I don't recall now how Jonathan Franzen's The Corrections first fell into my hands. I suspect it was a book that I picked up in an airport or bookstore in a city I was visiting when I'd run out of reading material. (A practice that has been obsoleted by owning a Kindle. This is good at 11 p.m. in a hotel with nothing to do, but bad in that I find fewer books through chance.)
What I do recall of The Corrections is that I tore through it obsessively, and enjoyed it immensely. So I picked up some of his other works (The Twenty-Seventh City, Strong Motion) hoping to revisit the feeling I had reading The Corrections.
The Twenty-Seventh City had a cooling effect on my interest in Franzen. It's a decent novel, and set in my home town (St. Louis) but it's not quite the book that The Corrections is. It's more of a suspense title, and much more impersonal than The Corrections.
After picking up How to be Alone a while back, it sat gathering dust because I wanted to check back in with Franzen, but was a little less motivated to do so. As it turns out, that was a mistake.
This collection of essays is a must-read for anyone who still loves reading, and cares about the novel. (A first- or second-hand familiarity with depression, or at least Weltschmerz, will also come in handy.)
The essays run the gamut, from deeply personal (such as "My Father's Brain," which deals with his father's decline and death, suffering from Alzheimer's) to the journalistic ("Lost in the Mail," which examines the declining postal service through the lens of Chicago's troubled postal system), to the academic and literary (such as "The Reader in Exile.")
It felt many times like Franzen had written a book for me personally. "Why Bother," is really the core of the book. Originally it was published in Harper's with the title "Perchance to Dream: In an Age of Images, a Reason to Write Novels." Franzen re-worked the essay for the book and re-titled it, because many people mistook the intention of the original essay.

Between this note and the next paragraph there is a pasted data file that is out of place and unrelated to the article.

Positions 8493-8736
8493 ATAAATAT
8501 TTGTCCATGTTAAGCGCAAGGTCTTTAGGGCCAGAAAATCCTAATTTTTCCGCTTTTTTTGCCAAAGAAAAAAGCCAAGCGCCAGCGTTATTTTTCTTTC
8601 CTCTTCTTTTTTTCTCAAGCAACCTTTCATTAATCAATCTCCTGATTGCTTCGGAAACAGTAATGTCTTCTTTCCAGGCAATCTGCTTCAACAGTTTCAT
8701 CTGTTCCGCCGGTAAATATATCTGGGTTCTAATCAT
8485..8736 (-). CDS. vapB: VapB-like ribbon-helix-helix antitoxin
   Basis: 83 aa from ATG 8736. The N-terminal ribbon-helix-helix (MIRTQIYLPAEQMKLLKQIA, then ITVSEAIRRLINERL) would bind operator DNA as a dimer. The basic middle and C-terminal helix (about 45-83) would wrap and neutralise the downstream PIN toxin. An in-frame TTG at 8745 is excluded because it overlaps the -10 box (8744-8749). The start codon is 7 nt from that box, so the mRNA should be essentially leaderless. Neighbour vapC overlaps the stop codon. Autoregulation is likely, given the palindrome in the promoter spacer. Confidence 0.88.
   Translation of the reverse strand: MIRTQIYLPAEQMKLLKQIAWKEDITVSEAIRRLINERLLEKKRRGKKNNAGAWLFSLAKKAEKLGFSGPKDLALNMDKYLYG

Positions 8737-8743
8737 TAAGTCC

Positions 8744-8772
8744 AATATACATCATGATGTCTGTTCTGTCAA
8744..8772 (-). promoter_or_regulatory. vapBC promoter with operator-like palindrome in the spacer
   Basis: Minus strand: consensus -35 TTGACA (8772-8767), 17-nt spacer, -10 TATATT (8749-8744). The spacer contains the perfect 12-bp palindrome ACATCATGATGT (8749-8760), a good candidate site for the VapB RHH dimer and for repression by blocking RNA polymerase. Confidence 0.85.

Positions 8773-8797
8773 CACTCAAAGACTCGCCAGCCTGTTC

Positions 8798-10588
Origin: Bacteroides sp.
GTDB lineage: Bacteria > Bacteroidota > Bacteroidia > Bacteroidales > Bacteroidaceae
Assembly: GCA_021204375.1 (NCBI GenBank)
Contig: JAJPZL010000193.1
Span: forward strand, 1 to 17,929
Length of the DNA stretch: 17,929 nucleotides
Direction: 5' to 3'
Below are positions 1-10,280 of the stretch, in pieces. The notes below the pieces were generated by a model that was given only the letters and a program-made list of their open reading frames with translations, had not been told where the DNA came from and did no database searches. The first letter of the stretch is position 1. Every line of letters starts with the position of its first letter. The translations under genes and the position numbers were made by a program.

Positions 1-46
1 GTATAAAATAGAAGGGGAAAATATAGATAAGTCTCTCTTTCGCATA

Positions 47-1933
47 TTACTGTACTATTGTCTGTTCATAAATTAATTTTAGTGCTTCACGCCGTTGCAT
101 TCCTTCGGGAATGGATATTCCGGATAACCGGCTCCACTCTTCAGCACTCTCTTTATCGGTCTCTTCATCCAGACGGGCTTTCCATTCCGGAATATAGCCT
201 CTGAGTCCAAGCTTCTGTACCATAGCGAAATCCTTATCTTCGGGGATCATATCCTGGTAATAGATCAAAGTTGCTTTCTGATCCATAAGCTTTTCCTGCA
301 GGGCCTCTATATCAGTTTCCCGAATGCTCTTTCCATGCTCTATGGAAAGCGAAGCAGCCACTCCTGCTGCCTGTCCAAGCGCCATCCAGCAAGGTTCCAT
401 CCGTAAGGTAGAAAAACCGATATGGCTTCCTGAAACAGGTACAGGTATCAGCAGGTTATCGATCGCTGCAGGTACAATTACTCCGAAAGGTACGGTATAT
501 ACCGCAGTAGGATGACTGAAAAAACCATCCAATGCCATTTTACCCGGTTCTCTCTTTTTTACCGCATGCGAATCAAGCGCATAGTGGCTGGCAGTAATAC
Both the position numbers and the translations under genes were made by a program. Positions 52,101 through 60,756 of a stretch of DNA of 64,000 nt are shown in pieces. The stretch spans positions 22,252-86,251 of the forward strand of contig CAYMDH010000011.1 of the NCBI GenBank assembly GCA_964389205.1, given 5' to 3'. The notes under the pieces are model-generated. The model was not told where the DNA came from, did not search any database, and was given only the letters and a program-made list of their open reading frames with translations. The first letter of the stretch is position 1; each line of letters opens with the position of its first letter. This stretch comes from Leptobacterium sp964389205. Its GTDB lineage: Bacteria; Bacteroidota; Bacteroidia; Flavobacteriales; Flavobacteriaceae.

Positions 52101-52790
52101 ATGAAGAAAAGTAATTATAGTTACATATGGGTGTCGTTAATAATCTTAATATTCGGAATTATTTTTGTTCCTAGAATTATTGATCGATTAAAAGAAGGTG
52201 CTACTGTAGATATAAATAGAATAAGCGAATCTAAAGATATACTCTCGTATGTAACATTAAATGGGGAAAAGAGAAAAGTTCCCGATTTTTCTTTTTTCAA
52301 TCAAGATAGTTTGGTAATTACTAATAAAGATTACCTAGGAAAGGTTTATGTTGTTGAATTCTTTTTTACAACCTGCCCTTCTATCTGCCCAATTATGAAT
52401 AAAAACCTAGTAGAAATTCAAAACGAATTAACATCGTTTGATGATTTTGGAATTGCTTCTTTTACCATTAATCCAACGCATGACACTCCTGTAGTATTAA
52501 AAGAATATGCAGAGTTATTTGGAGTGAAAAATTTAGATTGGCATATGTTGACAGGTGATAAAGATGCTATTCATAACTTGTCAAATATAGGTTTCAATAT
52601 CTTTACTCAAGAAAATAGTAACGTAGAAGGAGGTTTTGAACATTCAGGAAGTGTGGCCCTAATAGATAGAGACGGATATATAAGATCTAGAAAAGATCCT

"Why Bother" wrestles with Franzen's "despair about the American novel." Any reader of fiction will find this essay simultaneously satisfying, depressing, and enjoyable. Satisfying and enjoyable because Franzen articulates what most of us already think about the the novel and its place in today's world. Depressing because there's no likelihood that the novel, or writing in general, will ever reclaim its position as a pre-eminent form of discourse.
I also heartily enjoyed "Mr. Difficult," which discusses the difference between schools of thought of how fiction relates to its audience. The "Status" model, which finds "difficult" works of fiction to have value even if the average audience finds it impenetrable and unenjoyable. The "Contract" model assumes that the writer has a contract with their audience to provide an enjoyable work that they can connect with. (As with Franzen, I find myself firmly in the "Contract" camp, though I feel the "reader-response" school takes this a wee bit too far.)
The writing and arguments put forward in How to be Alone are excellent. I would recommend it to anyone who cares about fiction, reading, and to any fans of Franzen's fiction.